Phil Anselmo & Rex Brown Reflect On The 30th Anniversary Of Pantera’s “Cowboys From Hell”


On this day (July 24th) in 1990 Pantera‘s landmark fifth studio album “Cowboys From Hell” was officially released. The outing marked a turning point for the band, finding them transitioning from their glam metal roots to the groove metal that they went on to help pioneer and popularize. Certified gold in 1993 and platinum in 1997, it also introduced them to the world proper, finding them breaking out from the regional scene with a full-scale touring cycle.

Looking back on the 30th anniversary of the album, the band’s frontman Phil Anselmo and bassist Rex Brown spoke with Revolver this past March to reflect on the creation, touring and impact the album had for them creatively as well as their career.

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The pair discuss opting to work with producer Terry Date due to his work with Soundgarden, the wake-up call it was embarking on nationwide tours and more. They also reflect on songs like “Primal Concrete Sledge” being the connective tissue that led them to the 2x multi-platinum certified “Cowboys From Hell” follow-up, “Vulgar Display Of Power“. Speaking of that, they offered:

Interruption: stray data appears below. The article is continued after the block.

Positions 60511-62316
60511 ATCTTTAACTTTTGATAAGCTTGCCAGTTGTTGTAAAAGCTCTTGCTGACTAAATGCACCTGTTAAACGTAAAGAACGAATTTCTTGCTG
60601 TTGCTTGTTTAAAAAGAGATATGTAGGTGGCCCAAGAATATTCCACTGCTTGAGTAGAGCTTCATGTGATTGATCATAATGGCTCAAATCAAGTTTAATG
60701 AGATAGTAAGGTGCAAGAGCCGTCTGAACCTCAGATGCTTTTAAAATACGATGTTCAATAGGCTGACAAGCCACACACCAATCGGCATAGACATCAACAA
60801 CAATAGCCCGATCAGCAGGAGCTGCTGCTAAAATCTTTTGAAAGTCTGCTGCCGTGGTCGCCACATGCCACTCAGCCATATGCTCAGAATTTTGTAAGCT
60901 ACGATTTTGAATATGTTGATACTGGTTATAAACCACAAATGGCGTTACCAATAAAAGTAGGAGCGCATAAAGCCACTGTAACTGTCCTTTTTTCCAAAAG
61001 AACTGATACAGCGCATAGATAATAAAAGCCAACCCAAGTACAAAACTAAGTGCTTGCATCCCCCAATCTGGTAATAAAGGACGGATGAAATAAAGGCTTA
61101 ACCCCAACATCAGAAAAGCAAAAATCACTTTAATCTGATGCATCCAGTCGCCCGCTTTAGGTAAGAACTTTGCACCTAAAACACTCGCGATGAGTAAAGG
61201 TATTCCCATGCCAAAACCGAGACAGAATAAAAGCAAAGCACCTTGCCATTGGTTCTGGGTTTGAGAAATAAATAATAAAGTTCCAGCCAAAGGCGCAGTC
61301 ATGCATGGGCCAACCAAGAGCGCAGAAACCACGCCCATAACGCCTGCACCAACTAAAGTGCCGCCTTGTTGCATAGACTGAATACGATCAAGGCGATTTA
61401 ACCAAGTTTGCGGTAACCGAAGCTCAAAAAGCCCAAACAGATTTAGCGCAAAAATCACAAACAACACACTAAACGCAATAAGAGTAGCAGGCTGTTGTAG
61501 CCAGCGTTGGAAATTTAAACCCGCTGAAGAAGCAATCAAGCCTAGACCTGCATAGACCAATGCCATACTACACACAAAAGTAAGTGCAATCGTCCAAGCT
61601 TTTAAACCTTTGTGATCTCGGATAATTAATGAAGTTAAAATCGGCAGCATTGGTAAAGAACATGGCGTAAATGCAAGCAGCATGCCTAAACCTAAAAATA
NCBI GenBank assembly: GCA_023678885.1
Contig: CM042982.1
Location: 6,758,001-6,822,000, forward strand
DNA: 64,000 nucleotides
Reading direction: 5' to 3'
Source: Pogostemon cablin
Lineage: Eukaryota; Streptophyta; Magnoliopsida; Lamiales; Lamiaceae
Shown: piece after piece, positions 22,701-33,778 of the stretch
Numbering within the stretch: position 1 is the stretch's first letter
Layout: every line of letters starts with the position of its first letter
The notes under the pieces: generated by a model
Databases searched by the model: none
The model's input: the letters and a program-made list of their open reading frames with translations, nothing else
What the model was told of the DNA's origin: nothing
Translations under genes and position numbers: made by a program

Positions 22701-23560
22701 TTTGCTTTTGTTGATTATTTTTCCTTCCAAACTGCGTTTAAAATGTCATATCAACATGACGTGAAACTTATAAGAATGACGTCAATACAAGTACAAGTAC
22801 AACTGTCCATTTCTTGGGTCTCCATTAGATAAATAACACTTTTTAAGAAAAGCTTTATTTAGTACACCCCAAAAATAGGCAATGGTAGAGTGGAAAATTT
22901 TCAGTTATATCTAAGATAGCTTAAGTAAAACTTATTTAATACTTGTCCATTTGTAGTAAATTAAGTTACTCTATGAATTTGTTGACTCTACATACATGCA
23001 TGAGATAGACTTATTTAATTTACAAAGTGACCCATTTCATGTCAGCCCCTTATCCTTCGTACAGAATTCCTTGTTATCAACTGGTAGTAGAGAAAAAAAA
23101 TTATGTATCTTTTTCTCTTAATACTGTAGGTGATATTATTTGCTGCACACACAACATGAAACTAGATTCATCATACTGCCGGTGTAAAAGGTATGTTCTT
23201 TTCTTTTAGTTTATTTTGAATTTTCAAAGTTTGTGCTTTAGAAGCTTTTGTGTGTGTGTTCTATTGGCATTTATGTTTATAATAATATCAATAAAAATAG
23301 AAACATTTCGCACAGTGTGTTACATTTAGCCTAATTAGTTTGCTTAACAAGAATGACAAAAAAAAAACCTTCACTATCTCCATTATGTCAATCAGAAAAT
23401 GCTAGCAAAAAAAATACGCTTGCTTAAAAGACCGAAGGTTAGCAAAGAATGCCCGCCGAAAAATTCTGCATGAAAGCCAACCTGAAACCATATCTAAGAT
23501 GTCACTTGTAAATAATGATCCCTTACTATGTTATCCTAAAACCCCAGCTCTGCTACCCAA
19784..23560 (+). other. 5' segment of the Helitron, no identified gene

Rex Brown: “[‘Primal Concrete Sledge‘] was the catalyst, yeah — completely. It was the last song written for the album. As we were breaking the drums down in the studio, Vinnie [Paul Abbott, drums] came up with this beat and Dime [‘Dimebag’ Darrell Abbott, guitars] goes, ‘Hang on a second!’ It seems like we wrote it in no more than 10 minutes. We tracked it and called Phil to come down and slap lyrics on it real quick. We had to have that song on the record.”

Phil Anselmo: “That’s one of those songs where I was very much freestyling, lyrically. It was off the cuff, but it’s one of those ‘we can’t be stopped’ type of songs, kinda in the same vein as ‘Cowboys From Hell.; Like, this is an attitude, a way of life, and we’re embracing it and running headfirst into it. But we knew we had something rhythmically unique. It was a very pleasant surprise at the end of a long recording session that none of us expected at all.”

You can read the whole retrospective on the album over at In other news, the band have launched a 30th anniversary collection of merchandise, you can find that at this location. If you want to continue the nostalgia, you can find the original “Cowboys From Hell” press kit here

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